Later Saturday I attended a celebration for Dorcas ministries and provided a few welcoming remarks. The celebration was to recognize their 3rd year at the Maynard Road and High House location. They continue to grow and expand their ministry. In addition to providing affordable clothing, they provided $5000 in utility assistance, $23,000 in recreational program scholarships, and distributed over 700 pounds of food during last year’s holiday season. I invite everyone to clean out their closets and volunteer their time to this great cause.
Saturday evening I had the pleasure of attending the opening of the T.MAC restaurant in Cary. Although this is a chain, the closest one is in Charlotte. If you like the bar type atmosphere, dozens of beer on tap, and enough TVs to show every game being played, then this is the place for you. And the food is great too! Since this is close to my house I look forward to frequenting this establishment often.
US Postal Service in Cary
This week I received a letter from Senator Burr’s office who contacted the US Postal Service on behalf of Cary. The US Postal Service has eliminated mailboxes on properties of new homes and now requires developers to provide cluster mailboxes. Their justification this change is strictly based on cost with little or no regard to the US citizens they serve:
“… Delivering to 152 million addresses in the U.S. is the largest fixed cost for the Postal Service at roughly $30 billion per year. Curbside delivery has associated costs of $224 per mailbox per year, as opposed to Cluster Box Unit (CBU) delivery at approximately $160 per mailbox per year. …”
Personally, I would gladly give up Saturday delivery so that everyone would have mail delivered to their mailbox. I fear this is the beginning of the end for the US postal Service.
Emails from Staff
In emails from staff the downtown manager notified council that there will be a new restaurant possibly by mid-December in the Café 121 spot. It will be called the Crosstown Pub & Grill and you can find out about them at https://www.facebook.com/pages/Crosstown-Pub-Grill/1485267121731506.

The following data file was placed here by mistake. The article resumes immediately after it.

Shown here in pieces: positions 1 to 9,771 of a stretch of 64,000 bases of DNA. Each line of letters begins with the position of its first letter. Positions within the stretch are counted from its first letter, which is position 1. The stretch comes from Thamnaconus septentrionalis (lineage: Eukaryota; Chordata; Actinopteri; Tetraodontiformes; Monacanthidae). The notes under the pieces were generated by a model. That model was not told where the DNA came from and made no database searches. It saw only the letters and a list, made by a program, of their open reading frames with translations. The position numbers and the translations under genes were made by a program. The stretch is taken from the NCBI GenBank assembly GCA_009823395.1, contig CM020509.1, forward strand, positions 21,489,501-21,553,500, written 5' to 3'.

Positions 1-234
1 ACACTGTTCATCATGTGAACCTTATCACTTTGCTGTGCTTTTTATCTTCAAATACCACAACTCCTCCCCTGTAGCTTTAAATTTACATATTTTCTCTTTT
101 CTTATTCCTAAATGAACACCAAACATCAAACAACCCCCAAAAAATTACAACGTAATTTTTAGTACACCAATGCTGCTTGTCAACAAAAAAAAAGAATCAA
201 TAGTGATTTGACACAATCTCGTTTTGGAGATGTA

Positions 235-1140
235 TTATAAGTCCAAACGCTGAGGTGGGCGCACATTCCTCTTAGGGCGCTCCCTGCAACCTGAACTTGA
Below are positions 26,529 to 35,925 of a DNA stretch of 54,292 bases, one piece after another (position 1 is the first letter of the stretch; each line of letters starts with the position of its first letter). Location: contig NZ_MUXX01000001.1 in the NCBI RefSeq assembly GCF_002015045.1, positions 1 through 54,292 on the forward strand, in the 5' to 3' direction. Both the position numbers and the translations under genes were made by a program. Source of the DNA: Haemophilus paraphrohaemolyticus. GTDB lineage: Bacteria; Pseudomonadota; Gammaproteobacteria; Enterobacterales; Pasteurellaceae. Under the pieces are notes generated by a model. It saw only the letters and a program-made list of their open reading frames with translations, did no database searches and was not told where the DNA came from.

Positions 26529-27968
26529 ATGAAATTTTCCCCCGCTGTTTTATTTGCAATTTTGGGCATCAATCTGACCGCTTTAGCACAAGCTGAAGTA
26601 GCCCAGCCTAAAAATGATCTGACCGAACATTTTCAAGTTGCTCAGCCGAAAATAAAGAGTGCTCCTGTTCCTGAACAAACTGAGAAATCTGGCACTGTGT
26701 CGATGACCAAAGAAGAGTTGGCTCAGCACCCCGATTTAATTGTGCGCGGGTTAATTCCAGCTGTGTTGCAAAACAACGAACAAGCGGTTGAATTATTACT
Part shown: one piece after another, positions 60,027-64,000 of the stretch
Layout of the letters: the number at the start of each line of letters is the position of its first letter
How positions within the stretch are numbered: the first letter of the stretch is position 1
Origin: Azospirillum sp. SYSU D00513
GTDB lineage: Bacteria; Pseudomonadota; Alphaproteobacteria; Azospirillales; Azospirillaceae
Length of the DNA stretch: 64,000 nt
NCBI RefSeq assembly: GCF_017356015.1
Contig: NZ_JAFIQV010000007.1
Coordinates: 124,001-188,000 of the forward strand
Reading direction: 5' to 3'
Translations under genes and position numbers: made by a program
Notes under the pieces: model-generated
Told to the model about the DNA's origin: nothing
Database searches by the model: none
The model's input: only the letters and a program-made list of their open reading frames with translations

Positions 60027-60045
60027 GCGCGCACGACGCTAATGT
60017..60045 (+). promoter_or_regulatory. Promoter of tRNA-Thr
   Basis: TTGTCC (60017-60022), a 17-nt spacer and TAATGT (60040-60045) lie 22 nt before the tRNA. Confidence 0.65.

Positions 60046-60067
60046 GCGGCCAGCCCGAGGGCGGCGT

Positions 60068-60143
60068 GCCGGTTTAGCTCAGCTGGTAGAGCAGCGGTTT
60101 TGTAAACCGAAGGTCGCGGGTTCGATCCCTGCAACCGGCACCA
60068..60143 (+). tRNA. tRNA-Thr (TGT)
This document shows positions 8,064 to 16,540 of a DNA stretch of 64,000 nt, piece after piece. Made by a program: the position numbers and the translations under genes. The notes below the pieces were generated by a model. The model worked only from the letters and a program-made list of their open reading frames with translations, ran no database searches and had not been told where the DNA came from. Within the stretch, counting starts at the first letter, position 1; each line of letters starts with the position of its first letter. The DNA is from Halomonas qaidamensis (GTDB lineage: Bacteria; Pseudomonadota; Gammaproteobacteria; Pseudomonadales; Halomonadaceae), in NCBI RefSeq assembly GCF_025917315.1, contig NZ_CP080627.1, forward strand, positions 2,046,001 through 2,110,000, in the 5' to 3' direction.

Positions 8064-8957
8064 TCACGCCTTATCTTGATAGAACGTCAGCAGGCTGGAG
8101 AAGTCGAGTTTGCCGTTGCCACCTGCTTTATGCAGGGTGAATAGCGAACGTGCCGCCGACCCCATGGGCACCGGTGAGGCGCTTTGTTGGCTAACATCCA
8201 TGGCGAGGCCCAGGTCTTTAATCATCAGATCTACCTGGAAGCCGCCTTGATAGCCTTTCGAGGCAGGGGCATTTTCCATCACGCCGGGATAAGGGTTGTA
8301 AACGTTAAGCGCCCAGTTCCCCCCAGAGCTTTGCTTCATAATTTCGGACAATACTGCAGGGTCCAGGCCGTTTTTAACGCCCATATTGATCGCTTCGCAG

We were also notified that interior demolition has begun on the former Mitchell Pharmacy building to prepare for Pharmacy Bottle & Beverage, which is the name of the craft beer store council approved to lease this space. Four layers of drop ceiling have been removed to uncover a terrific original wood ceiling with two exposed steel beams running the length of the building. They are scheduled to be open in early to mid-December.
Emails from Citizens
Emails from citizens this week included dozens from people wanting the Cary mayor to do something about the RDU Board not renewing the lease for trails to Lake Crabtree Park which is a county park. Unfortunately, this is not a town decision and we have no representation on the board. Although I have expressed my concern in the past via letter to the authority about development in this sensitive area, it remains to be seen if they will honor our requests.
Other emails from citizens included a concern about the growth rate (which has been around 3% since I have been mayor) and a comment about Google fiber.
Get in Touch
This week will be dominated by SAS Championship events. I will be playing in the Pro-Am and taping a commercial inviting everyone to visit Cary and the surrounding area. In addition to the SAS Championship I have a couple of private meetings.
Well, that is all for this week. My next post will be on Sunday, October 12th. Although I have Facebook and Twitter accounts those are not the best means of communications with me. Please send all Town of Cary questions or comments to Harold.Weinbrecht@townofcary.org and email personal comments to firstname.lastname@example.org.
From the blog of Cary Mayor Harold Weinbrecht. Photo courtesy of Mayor Weinbrecht.